As a professor, one of the most important aspects of the job is engaging students in the learning process. Creating multiple-choice poll activities is an excellent way to do this! Multiple-choice polls provide an interactive way for students to learn and understand concepts and actively participate in their learning.
Multiple-choice polls provide an effective way to assess a student’s understanding of concepts. This can be done by asking specific questions related to the material covered, allowing you to gauge the level of comprehension of your students.
Before jumping into the type of activities, you can create using Multiple-choice polls, let’s discuss the basics of poll structure to best assess students’ understanding of the material. Here are some key elements to include in the question structure:
- Clear and concise question: Make sure the question is directly related to the material covered in class and is phrased in a clear and concise manner.
- Appropriate answer choices: Ensure that the answer choices are relevant and that there is a clear and distinct difference between the correct and incorrect answers.
- Distractor options: Include distractor options (incorrect answers) that may be plausible but are not the correct answer to make it more challenging for students.
- Neutral language: Use neutral language that is free of bias and does not lead students towards a particular answer.
- Relevant difficulty level: Consider the difficulty level of the question, making sure that it’s appropriate for the students’ current level of understanding.
Multiple-choice Poll ideas
Here are a few pedagogical ideas for how to use polls to enhance student learning and participation in class using a student response system like CampusKnot:
Pre-class preparation: Before class, create polls to assess students’ prior knowledge of the material. This will help you gauge their understanding and tailor your instruction accordingly. Here are a few examples to try:
- What is the main idea of the assigned reading?
- Which of the following is not a component of (input topic)?
- What is the formula for calculating the (input topic)?
In-class review: Use polls to review key concepts and test students’ understanding of the material in real time. This will allow you to identify areas of confusion and provide additional support quickly. The question structure is similar, with two key differences:
- Publish timely and relevant content: Make sure the questions are relevant to the material covered in class and are designed to test students’ understanding of the material in real time.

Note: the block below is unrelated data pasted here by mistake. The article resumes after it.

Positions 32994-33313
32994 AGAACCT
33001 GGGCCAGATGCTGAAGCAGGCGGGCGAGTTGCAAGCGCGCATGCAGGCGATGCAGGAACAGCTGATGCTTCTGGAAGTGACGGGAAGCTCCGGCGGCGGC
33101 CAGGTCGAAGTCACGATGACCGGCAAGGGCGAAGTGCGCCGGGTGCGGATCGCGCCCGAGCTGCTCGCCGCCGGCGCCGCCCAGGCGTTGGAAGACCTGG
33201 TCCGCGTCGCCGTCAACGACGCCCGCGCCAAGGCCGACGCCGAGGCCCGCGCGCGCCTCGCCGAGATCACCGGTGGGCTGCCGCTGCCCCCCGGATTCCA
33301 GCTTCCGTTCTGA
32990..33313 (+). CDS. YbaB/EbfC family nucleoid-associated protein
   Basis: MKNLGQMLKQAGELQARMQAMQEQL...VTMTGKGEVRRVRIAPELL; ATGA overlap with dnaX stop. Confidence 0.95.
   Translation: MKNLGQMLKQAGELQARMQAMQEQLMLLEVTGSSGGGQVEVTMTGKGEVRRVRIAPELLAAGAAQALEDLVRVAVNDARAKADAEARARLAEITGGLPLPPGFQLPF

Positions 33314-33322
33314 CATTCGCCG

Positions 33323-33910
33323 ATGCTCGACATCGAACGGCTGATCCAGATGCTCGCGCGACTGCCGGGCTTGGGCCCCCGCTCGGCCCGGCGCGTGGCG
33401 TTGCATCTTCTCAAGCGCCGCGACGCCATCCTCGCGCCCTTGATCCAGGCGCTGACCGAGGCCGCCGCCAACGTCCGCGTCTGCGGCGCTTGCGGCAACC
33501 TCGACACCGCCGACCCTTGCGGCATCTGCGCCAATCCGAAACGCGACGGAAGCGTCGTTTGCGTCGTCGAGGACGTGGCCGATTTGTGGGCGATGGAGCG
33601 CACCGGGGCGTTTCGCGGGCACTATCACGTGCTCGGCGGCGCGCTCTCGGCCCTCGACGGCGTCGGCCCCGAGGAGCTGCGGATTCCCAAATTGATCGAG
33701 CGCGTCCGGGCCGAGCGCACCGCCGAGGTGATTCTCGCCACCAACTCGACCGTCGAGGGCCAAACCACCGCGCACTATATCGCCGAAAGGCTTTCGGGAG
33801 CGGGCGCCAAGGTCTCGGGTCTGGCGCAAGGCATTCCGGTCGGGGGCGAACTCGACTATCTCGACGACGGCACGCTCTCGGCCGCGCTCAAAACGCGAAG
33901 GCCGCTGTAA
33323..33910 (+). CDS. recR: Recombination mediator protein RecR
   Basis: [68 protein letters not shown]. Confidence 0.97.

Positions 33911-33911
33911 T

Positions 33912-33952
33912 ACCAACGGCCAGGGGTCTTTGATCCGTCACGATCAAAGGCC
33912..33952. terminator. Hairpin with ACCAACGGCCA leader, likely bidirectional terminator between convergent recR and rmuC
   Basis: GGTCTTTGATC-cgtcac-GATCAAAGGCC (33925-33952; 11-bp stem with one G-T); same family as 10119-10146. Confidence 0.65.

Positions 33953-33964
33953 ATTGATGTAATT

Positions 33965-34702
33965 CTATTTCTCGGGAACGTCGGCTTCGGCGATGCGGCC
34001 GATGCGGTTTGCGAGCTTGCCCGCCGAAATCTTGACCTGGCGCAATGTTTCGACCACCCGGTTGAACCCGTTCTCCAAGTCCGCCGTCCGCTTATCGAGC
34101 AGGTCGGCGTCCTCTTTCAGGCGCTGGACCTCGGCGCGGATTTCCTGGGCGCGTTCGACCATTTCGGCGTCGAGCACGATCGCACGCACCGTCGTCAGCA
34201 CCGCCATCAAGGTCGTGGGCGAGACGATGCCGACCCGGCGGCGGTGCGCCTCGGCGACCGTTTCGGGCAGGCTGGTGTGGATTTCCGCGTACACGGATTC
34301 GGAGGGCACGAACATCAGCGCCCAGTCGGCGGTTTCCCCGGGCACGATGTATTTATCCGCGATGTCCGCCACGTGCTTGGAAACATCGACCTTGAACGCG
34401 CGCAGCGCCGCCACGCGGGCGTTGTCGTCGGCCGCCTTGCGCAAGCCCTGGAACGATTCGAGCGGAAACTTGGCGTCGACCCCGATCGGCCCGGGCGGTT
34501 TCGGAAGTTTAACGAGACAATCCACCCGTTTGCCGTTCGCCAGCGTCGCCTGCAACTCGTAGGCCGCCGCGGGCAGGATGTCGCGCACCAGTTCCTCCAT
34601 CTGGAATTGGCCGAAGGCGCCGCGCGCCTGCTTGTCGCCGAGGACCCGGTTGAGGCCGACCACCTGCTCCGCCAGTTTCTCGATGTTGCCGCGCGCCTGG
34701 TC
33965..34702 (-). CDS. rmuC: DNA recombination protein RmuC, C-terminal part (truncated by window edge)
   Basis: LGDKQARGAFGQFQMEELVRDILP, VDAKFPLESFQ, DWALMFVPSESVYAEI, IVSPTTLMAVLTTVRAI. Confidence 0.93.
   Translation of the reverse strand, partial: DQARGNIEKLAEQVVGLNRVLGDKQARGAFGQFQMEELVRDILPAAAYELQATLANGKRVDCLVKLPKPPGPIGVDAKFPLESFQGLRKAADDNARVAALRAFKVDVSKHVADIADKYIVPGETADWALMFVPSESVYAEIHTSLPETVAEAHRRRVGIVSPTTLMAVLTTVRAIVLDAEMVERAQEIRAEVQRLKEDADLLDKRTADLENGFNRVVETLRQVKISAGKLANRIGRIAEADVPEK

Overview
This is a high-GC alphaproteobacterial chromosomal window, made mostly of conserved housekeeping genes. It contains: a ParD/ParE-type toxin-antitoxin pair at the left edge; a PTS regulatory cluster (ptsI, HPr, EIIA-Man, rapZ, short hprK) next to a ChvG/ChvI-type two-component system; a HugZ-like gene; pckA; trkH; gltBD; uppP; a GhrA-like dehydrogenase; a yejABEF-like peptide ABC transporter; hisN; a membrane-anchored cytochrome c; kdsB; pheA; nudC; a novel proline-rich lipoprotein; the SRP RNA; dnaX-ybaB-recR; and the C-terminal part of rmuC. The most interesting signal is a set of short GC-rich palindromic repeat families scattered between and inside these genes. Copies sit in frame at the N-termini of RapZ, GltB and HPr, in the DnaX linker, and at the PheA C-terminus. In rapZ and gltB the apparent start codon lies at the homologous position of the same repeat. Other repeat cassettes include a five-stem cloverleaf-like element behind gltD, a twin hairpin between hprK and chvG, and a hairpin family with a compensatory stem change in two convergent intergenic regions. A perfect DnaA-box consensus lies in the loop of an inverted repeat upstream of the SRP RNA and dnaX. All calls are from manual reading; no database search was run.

- Immediate feedback: Ensure that students receive immediate feedback on their answers, so they can quickly identify their strengths and weaknesses and adjust their learning accordingly.
Group discussions: Use polls to stimulate group discussions and encourage active participation among all students. For example, you can create a poll with a question and multiple answer choices and have students discuss the question in small groups before voting on the answer.
- Open-ended questions: Use open-ended questions that encourage students to think deeply about the topic and share their perspectives.
Formative assessments: Use polls as a form of formative assessment to check students’ understanding of the material and provide immediate feedback.
Gamification: Incorporate polls into a game-like format to make learning fun and engaging. For example, you can use polls to award points to students for correct answers or participation.
Content creation: Use polls to facilitate student-generated content. For example, you can ask students to come up with multiple-choice questions related to the material and then use those questions in a class poll.
Multiple-choice polls can be a valuable tool for professors to engage students in the classroom. By encouraging students to participate in polls, they will feel valued and appreciated, leading to better student-instructor interactions. Finally, multiple-choice polls are an excellent way to make learning fun and engaging.